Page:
What are your thoughts on the NRA and what are some key differences between it and your organization?

I’ve met members of the NRA. I will say this, I don’t have any ill will against any organizations out there, NRA or otherwise. You do your thing, we’ll do ours. My focus is on NAAGA and NAAGA only. I use the analogy of going to the weight room, and you see this really buff guy in the weight room, and they’re huge and you’re like, man, how did he get that that cut up? Well, you can spend all day looking at them, get buffed while you sit in in the weight room, eating chips, or you can focus on yourself and get strong. And that’s what I do. I focus on my organization.

My job is to make African Americans — when they come to our website — comfortable. I’m not worried about making any other group comfortable. Now, anyone else is surely invited, and we have numbers that are increasing in other groups: white, Asian, Latino and that’s great. But, you know, when you come to NAAGA, your focus the conversation. The emphasis is on Black folks and firearms, and we are unapologetic in that.

We make no apologies. We are Afrocentric in nature, our delivery of information, our history that we expose our members to from Crispus Attucks to Nat Turner to Harriet Tubman to the Buffalo Soldiers to Deacons of Defense — all those rich African Americans who provided history for us, you learn about that in NAAGA, and that’s the difference. In terms of what is our relationship with anyone, we don’t have a relationship with any organization... The days of us trying to explain ourselves why we’re here are over. Now you can accept that, or just step out of the way. But, make no mistake about it we’re here to stay.

Do you think more progress, as far as how Black people with guns are seen, would be made if the education system was better at teaching those kinds of stories?

It would be huge. You’ve touched on something that is probably one of the main issues. The history of African Americans in this country is a beautiful history. It’s rich. The Buffalo Soldiers, Tuskegee Airmen, they fought all the racism, all the double standards, and they still went out and did a great job for the country. The 54th, the Harlem Hellfighters that were denied to fight with Americans here in America, but went over to France... and they became one the most awarded groups in the history of the war for France.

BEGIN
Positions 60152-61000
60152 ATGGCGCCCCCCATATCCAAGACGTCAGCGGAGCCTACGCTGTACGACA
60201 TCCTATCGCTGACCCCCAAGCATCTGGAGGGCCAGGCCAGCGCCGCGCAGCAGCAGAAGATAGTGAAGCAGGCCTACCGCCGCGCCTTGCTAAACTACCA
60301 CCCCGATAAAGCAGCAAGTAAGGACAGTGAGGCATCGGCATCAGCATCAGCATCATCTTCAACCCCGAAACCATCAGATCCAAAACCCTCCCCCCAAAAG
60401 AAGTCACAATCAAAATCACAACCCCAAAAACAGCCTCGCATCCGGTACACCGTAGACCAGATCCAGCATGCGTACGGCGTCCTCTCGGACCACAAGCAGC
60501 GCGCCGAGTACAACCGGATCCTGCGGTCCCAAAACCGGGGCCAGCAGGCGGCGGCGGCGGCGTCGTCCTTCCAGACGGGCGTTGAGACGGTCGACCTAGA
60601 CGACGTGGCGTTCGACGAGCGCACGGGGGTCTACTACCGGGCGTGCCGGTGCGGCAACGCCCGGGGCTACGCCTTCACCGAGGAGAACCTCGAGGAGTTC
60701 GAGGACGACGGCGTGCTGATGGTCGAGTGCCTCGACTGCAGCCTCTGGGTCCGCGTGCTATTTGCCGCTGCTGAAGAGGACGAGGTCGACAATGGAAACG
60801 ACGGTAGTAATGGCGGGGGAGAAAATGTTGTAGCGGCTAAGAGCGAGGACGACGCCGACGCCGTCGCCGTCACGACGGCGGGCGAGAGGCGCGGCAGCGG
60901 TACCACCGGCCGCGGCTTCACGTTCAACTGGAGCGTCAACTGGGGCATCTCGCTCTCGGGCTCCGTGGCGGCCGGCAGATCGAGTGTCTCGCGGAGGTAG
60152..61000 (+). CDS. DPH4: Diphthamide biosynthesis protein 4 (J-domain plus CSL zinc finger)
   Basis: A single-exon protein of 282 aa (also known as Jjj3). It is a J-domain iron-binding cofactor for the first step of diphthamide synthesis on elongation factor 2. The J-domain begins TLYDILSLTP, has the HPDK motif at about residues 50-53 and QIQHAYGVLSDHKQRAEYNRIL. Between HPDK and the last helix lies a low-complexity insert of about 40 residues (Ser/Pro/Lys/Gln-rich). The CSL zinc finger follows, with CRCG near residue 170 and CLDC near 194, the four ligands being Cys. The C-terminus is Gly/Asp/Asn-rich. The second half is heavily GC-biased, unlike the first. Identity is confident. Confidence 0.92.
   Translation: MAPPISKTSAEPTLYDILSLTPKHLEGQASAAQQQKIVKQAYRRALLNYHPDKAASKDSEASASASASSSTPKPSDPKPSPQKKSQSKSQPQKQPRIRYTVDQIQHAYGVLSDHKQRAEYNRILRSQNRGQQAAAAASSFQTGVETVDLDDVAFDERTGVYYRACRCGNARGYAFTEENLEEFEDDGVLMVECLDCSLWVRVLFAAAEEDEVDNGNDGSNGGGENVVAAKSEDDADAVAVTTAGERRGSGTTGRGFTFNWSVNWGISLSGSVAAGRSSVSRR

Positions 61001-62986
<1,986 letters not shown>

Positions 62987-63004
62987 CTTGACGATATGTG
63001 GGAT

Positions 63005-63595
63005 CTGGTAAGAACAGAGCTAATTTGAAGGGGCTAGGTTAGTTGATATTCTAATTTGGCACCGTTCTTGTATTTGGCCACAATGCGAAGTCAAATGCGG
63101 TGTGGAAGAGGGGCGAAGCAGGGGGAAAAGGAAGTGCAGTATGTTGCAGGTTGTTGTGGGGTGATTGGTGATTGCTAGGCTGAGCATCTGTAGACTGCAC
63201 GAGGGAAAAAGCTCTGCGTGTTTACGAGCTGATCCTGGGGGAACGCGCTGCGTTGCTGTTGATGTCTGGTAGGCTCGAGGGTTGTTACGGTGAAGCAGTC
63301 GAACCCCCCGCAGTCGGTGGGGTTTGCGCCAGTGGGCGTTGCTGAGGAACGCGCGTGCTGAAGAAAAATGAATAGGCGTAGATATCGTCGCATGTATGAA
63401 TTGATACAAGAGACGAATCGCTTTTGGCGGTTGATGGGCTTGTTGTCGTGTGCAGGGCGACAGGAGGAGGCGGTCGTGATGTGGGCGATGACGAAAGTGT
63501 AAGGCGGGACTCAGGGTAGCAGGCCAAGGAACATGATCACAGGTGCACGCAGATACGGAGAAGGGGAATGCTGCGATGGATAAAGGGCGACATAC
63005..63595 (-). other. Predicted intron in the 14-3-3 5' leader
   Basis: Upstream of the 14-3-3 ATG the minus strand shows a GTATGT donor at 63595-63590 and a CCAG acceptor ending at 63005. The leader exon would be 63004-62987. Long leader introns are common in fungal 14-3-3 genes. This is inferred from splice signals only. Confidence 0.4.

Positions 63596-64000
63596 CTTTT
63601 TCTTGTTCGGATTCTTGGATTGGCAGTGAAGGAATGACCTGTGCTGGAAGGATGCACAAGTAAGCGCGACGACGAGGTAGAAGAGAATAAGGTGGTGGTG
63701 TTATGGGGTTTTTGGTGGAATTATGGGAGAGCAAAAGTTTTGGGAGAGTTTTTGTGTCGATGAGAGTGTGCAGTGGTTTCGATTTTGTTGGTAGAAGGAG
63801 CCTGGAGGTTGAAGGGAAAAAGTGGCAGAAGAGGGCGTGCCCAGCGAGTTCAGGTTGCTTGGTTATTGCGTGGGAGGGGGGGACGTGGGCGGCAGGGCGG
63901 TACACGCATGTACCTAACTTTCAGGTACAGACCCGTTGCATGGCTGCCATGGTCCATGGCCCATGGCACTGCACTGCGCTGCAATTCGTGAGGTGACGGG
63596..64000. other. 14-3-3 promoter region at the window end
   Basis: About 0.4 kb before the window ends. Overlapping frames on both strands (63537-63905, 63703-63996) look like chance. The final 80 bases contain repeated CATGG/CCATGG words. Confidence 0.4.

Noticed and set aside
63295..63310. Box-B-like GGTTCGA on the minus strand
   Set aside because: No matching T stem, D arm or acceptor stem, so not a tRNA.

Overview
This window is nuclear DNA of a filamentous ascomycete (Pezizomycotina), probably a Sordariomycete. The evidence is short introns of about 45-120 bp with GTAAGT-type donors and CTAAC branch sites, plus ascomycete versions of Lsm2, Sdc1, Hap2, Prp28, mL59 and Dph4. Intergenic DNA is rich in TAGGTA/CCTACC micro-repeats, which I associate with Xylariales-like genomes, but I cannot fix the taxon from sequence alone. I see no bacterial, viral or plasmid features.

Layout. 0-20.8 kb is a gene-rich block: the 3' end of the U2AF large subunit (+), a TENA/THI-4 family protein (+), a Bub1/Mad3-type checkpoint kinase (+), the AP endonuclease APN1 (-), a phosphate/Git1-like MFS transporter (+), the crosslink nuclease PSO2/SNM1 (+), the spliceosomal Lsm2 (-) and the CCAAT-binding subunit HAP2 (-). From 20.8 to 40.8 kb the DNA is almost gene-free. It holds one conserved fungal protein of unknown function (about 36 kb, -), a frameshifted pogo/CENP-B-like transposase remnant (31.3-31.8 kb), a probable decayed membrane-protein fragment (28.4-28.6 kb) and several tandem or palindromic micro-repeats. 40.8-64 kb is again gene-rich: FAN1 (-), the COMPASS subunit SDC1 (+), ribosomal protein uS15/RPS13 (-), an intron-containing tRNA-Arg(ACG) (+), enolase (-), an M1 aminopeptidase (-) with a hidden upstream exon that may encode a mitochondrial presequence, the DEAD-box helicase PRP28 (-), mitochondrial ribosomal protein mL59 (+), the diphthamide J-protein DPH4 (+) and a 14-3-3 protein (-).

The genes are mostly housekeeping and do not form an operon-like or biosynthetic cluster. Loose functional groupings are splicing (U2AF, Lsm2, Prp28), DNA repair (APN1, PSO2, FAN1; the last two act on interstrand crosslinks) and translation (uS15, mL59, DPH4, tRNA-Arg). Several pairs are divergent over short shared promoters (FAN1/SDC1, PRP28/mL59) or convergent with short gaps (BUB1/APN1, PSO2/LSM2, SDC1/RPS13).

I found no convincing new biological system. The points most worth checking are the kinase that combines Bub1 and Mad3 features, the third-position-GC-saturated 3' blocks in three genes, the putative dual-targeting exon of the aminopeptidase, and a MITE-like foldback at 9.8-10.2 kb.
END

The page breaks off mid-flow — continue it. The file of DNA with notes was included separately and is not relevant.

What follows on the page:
All [NAAGA] board members have to take this course. When you take this course, you have an opportunity to become aware that you are not the first Black person to grab a gun and in fact, you’re one of many in a long list of African Americans that have been able to use a gun.

How could an organization like yours be seen after a mass shooting?

I think, obviously, I’m very biased leading the largest African American firearms organization. I believe the lobby of gun control folks, and I don’t like demonizing anybody. We’re all American citizens, we all have different perspectives and at the end of the day, we’re all just trying to have a better America for everyone to live in. But, there are different ways to get to that point. I believe that having a man with a gun, a good guy with a gun — you’ve heard this term — is better than having no gun at all. Now, other folks believe that guns are the issue and they are the problem.